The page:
I guess the position I'm in is that I currently have asked a broker to be looking for apartments for me, which she has been doing for about a month. Out of curiousity I've still been looking at StreetEasy on the side and I found this "no-fee" apartment which I like. I think my problem is that I'll feel like a dick if I snag this apartment on my own and then drop her, although it appears that's the best thing to do and I should just get over it.

So my question is, is there anything I'm not thinking of here—are there any advantages to shooting my broker an email and saying "can you talk with the management company for this apartment I found and get an application going for me"? Maybe they can negotiate a lower rent, maybe I'm more likely to get the apartment, etc.? And maybe the brokers' fee could be negotiated to a lower amount when they don't have to share it with anyone? Or am I just being a sucker and I should contact the management company for the no-fee apartment directly.


You are being a sucker. Contact the management company for the no-fee apartment directly unless you signed some sort of exclusivity agreement with the broker.


OK thanks, I think I just needed someone to tell that to me

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2014

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Re: Question about using a broker for a no-fee apartment in NYC

Postby 2014 » Mon Jul 11, 2016 5:53 pm

If you are in the city and able to look at no fee apartments as they come up then no reason to use a broker for them. I had one day to look and my broker lined up like 8, a couple of which happened to be no fee, and so when I chose one I ended up fucked - but the timing left me no real option.

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bretby

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Re: Question about using a broker for a no-fee apartment in NYC

Postby bretby » Tue Jul 12, 2016 10:46 am

oaken wrote:
bretby wrote:If a broker didn't show it to you, and the apartment is listed as no-fee, then I'm not sure how you would even get a broker involved.....Brokers are helpful for finding places and negotiating the lease, so unless you have an unusual situation (don't make 80x the rent, are using a guarantor, etc.), a broker would be of no help.


I guess the position I'm in is that I currently have asked a broker to be looking for apartments for me, which she has been doing for about a month. Out of curiousity I've still been looking at StreetEasy on the side and I found this "no-fee" apartment which I like. I think my problem is that I'll feel like a dick if I snag this apartment on my own and then drop her, although it appears that's the best thing to do and I should just get over it.

So my question is, is there anything I'm not thinking of here—are there any advantages to shooting my broker an email and saying "can you talk with the management company for this apartment I found and get an application going for me"? Maybe they can negotiate a lower rent, maybe I'm more likely to get the apartment, etc.? And maybe the brokers' fee could be negotiated to a lower amount when they don't have to share it with anyone? Or am I just being a sucker and I should contact the management company for the no-fee apartment directly.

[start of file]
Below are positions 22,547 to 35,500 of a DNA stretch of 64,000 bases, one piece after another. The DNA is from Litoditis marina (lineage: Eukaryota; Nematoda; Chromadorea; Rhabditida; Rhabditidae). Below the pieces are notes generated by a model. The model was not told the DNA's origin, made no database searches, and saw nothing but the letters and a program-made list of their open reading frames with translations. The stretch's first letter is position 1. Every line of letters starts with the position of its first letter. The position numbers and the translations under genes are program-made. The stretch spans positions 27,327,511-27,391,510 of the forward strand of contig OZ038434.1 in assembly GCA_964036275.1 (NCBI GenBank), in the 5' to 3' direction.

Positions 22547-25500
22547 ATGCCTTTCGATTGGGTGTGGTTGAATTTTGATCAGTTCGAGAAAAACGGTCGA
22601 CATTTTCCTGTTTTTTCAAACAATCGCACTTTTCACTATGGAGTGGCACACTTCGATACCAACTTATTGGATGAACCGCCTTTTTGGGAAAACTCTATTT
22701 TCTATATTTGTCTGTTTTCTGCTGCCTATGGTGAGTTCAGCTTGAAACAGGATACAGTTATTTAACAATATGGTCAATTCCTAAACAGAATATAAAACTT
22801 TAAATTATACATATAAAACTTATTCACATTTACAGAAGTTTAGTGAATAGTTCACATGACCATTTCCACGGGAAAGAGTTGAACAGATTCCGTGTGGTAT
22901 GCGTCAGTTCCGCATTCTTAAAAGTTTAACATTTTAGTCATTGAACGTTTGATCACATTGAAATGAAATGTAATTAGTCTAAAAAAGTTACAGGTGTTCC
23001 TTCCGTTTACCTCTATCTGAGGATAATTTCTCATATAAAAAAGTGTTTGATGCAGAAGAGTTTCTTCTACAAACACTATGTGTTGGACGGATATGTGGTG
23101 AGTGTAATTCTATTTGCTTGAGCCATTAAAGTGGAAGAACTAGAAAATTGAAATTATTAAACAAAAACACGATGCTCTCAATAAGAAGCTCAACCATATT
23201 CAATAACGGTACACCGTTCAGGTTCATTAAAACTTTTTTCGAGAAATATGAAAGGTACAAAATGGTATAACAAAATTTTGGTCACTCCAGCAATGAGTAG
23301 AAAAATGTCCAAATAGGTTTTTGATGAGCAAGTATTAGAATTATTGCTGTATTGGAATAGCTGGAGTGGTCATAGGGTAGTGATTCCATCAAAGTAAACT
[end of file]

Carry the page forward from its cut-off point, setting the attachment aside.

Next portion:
There is absolutely no reason to feel bad.

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Monochromatic Oeuvre

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Re: Question about using a broker for a no-fee apartment in NYC

Postby Monochromatic Oeuvre » Tue Jul 12, 2016 12:04 pm

bretby wrote:If a broker didn't show it to you, and the apartment is listed as no-fee, then I'm not sure how you would even get a broker involved.....Brokers are helpful for finding places and negotiating the lease, so unless you have an unusual situation (don't make 80x the rent, are using a guarantor, etc.), a broker would be of no help.


To clarify, the standard for landlords is usually 40x, not 80x.

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Avian

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Re: Question about using a broker for a no-fee apartment in NYC

Postby Avian » Tue Jul 12, 2016 1:16 pm

oaken wrote:
itbdvorm wrote:
oaken wrote:
bretby wrote:If a broker didn't show it to you, and the apartment is listed as no-fee, then I'm not sure how you would even get a broker involved.....Brokers are helpful for finding places and negotiating the lease, so unless you have an unusual situation (don't make 80x the rent, are using a guarantor, etc.), a broker would be of no help.


I guess the position I'm in is that I currently have asked a broker to be looking for apartments for me, which she has been doing for about a month. Out of curiousity I've still been looking at StreetEasy on the side and I found this "no-fee" apartment which I like. I think my problem is that I'll feel like a dick if I snag this apartment on my own and then drop her, although it appears that's the best thing to do and I should just get over it.

So my question is, is there anything I'm not thinking of here—are there any advantages to shooting my broker an email and saying "can you talk with the management company for this apartment I found and get an application going for me"? Maybe they can negotiate a lower rent, maybe I'm more likely to get the apartment, etc.? And maybe the brokers' fee could be negotiated to a lower amount when they don't have to share it with anyone? Or am I just being a sucker and I should contact the management company for the no-fee apartment directly.